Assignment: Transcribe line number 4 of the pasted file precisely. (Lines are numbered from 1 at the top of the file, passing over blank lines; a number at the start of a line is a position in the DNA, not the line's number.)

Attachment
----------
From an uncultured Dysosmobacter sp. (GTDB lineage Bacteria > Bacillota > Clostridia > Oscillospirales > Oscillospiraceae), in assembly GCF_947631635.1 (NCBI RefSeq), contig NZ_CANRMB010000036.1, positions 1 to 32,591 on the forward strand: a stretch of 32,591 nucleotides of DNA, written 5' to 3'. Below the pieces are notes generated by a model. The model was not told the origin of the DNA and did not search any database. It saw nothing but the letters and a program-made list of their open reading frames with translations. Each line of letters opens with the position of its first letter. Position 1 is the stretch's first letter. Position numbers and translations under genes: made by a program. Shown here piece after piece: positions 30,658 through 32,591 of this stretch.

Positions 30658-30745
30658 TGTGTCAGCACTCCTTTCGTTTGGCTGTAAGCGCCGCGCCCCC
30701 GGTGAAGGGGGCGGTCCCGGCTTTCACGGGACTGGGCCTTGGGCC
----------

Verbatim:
30701 GGTGAAGGGGGCGGTCCCGGCTTTCACGGGACTGGGCCTTGGGCC